[WIP/RFC v4 0/5] Support abstract Unix sockets

Alejandro Colomar alx.manpages at gmail.com
Wed Aug 24 23:14:48 UTC 2022

Hi Maxim,

On 8/25/22 00:14, Maxim Dounin wrote:

>>> in most production setups
>>> it makes no difference, yet used to introduce various issues.
>> The only one I can think of is security, since you don't have file
>> permissions, but one could also argue that the security can't be lower
>> than that of TCP sockets.
> Apart from being non-scalable to multiple hosts and various issues

Yeah, that one is obvious.  But it should be trivial to change the 
configuration to use a TCP one.

> with socket files, Unix sockets used to trigger various kernel
> bugs in different OSes.  In particular, there were multiple
> sendfile() issues, at least on FreeBSD and IIRC on Linux.

Never heard of those.  I would guess that they are old bugs not present 
in current kernels.  Of course, if there have been bugs, there might be 
other bugs in the future, but I wouldn't go so far as to not recommend 
UDS at all, and instead go always for TCP.

>>>> Nginx already supports UDS.  But UDS has a problem: the
>>>> kernel creates a file in the fs, and it's not always trivial to clean up
>>>> those files.  Then, if the application is restarted, there's no
>>>> SO_REUSEADDR to allow reusing the socket file, so the application will
>>>> just fail.
>>>> This happens in nginx Unit, which creates listener sockets from a
>>>> privileged thread, and then uses them from unprivileged threads.  When
>>>> the unprivileged thread stops using the socket, it can't remove the
>>>> file, and doing so would require huge complexity to implement.  It's
>>>> easier to just tell the kernel we want an abstract UDS (AUDS), so that
>>>> there's no file at all.  Then if the user restarts Unit, it'll be able
>>>> to recreate the AUDS.
>>>> A user reported this problem with normal UDS and we concluded that the
>>>> easiest solution would be to add support for AUDS.  His set-up is a
>>>> kubernetes pod, where a container uses nginx and another container uses
>>>> Unit.  Communicating through an AUDS would be trivial and fast.
>>> So, you are trying to implement abstract namespace sockets as a
>>> bandaid for Unit bug, which is not able to properly remove Unix
>>> sockets in some cases and fails to restart, correct?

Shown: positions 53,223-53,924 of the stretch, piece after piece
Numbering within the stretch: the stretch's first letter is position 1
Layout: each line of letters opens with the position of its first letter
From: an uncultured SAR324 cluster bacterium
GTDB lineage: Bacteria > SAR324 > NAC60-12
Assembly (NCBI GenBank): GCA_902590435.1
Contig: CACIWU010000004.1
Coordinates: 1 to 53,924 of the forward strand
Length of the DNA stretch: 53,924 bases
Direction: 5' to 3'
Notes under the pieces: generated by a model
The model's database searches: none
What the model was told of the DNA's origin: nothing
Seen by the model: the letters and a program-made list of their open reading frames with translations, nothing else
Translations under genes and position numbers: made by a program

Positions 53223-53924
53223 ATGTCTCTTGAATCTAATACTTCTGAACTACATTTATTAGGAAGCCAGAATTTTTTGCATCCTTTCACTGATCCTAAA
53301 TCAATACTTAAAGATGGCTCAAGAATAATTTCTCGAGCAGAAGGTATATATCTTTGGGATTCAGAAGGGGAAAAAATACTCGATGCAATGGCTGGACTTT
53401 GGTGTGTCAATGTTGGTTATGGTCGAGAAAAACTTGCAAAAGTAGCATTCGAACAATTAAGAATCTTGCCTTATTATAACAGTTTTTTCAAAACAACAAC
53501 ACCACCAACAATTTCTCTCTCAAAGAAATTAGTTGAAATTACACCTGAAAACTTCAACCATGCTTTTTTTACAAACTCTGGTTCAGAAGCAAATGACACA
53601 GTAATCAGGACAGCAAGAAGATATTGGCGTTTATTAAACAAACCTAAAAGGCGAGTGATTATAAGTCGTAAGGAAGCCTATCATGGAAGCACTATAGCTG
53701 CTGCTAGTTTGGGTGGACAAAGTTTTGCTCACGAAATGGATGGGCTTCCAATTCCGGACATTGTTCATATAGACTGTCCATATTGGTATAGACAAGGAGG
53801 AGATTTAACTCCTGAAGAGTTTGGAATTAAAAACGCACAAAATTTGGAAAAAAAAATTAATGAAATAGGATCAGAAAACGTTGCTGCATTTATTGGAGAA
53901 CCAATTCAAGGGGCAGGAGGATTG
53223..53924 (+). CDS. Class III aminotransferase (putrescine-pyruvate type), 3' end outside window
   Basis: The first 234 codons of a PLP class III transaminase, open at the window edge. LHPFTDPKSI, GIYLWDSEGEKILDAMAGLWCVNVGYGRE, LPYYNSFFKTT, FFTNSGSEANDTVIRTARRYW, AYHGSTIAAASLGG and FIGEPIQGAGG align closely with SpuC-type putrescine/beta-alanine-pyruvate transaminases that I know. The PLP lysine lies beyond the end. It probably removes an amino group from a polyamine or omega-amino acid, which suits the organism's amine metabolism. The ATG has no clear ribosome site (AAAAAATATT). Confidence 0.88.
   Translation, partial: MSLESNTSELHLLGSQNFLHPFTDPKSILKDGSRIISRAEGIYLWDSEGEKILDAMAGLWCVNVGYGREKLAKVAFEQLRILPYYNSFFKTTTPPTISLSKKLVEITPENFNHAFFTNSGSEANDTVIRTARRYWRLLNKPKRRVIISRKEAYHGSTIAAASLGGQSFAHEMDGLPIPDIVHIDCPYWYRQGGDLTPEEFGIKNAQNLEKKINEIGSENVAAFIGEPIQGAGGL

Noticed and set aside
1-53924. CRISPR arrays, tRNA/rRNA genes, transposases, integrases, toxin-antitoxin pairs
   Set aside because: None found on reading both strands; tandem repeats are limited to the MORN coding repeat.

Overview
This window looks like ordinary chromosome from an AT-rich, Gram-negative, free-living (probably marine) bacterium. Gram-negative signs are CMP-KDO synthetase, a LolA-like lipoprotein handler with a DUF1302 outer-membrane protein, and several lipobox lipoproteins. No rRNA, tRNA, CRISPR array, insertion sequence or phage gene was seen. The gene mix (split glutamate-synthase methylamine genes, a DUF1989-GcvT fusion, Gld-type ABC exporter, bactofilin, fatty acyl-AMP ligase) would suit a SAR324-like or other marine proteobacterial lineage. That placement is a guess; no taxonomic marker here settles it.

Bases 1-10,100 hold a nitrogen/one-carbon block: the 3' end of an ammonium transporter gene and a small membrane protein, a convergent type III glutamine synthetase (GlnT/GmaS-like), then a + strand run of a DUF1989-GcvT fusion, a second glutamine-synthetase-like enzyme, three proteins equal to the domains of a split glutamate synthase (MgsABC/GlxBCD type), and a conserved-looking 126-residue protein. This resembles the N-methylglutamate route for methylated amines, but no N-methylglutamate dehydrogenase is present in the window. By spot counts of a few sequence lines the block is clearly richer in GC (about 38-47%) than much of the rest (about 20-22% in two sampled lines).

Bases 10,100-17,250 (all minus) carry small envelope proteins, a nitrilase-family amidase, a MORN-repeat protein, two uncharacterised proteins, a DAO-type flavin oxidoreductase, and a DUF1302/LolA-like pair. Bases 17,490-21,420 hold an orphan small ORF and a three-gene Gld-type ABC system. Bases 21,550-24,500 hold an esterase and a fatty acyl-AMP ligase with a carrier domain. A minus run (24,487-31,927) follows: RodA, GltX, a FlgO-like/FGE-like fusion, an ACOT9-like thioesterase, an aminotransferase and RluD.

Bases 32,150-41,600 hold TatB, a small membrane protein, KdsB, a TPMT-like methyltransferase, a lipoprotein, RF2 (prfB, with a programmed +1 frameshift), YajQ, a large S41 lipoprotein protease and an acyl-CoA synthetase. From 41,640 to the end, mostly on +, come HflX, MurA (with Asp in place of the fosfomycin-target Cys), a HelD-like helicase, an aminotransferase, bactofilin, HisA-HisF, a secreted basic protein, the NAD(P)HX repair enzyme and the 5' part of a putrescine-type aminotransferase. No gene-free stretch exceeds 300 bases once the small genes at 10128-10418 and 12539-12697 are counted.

>> Yeah, it helps avoid fixing that bug.  But that's why the Linux kernel
>> implemented that feature in the first place: so that programs don't need
>> to cleanup the filesystem in these cases, recognizing that it may not be
>> always trivial.
>>> This does
>>> not look like a valid reason to me, especially given that a)
>>> abstract namespace sockets are Linux-only, and
>> Since other systems can use localhost, I don't think it's so important
>> to support abstract sockets in them (it's not losing a big feature, but
>> rather a minor improvement).  What Unit (and some other web servers do)
>> is just report an error in the configuration.
> The point is that you'll have to fix the bug anyway, since the bug
> is there and, even assuming the workaround is good enough, it's
> Linux-specific.

I would say we don't need to fix it, even if AUDS can't be used. 
localhost is as good as them in terms of usability.  AUDS only helps in 
performance, compared to localhost.

If a user really wants to use file sockets, they can clean up /run with 
a script in between runs of the program.  Unit should very rarely need 
to restart if the OS doesn't.  So for this very rare case, 
localhost/AUDS are the simple solution.  Since support for AUDS is not 
so hard to implement, I thought we could go for it.

In fact, we had some buggy implementation of AUDS in Unit, written a 
long time ago by Igor, and I just fixed the bugs to make it work, but I 
didn't write it from scratch in Unit.  (BTW, he used the curl(1) approach.)

> If you are looking for a workaround, a readily available one is
> using TCP sockets.


In fact, nginx really supports abstract sockets, or I should say socket 
(singular).  If you try to proxy_pass to any address starting with a NUL 
character, it will try to connect to an abstract socket with a name 
consisting of all 0s.  This patch set only makes it more useful, but for 
a single socket, it already works.

>>> b) there are
>>> multiple approaches to filing the abstract socket address.
>> I don't understand this last point.  Do you mean the NUL and @
>> alternatives?  NUL is the one supported by the kernel, and so the most
>> obvious one.  Since NUL is not usable by most tools, most programs use
>> the alternative syntax @.  Some programs only allow @; but since it
>> doesn't hurt to allow NUL, and it makes for a very easy implementation,
>> I'd do it that way.
> Since null bytes in the socket address are not special, there is
> more than one way to fill the sockaddr structure.  The patch I've
> referenced fills the struct sockaddr_un's sun_path with null
> bytes, and uses socklen set to sizeof(struct sockaddr_un): this
> approach is compatible with HAProxy's abns@ and socat with
> unix-tightsocklen=0.  In contrast, curl uses different approach
> and instead uses socklen set to exact length of the name provided
> with leading null bytes and no trailing null bytes (and this is
> what you've tried in your patches).

Ahhh, I didn't know those used a different syntax.  I'd go for the 
curl(1) approach, since it is more flexible, and one can always specify 
a socket with the full length by specifying all of the characters in the 
name.  Not very friendly, but it's possible.

Anyway, if you're not convinced by the feature, let me come back to it 
after I do some performance testing in Unit to see how significant are 
the numbers.

Thanks for the review!


Alejandro Colomar
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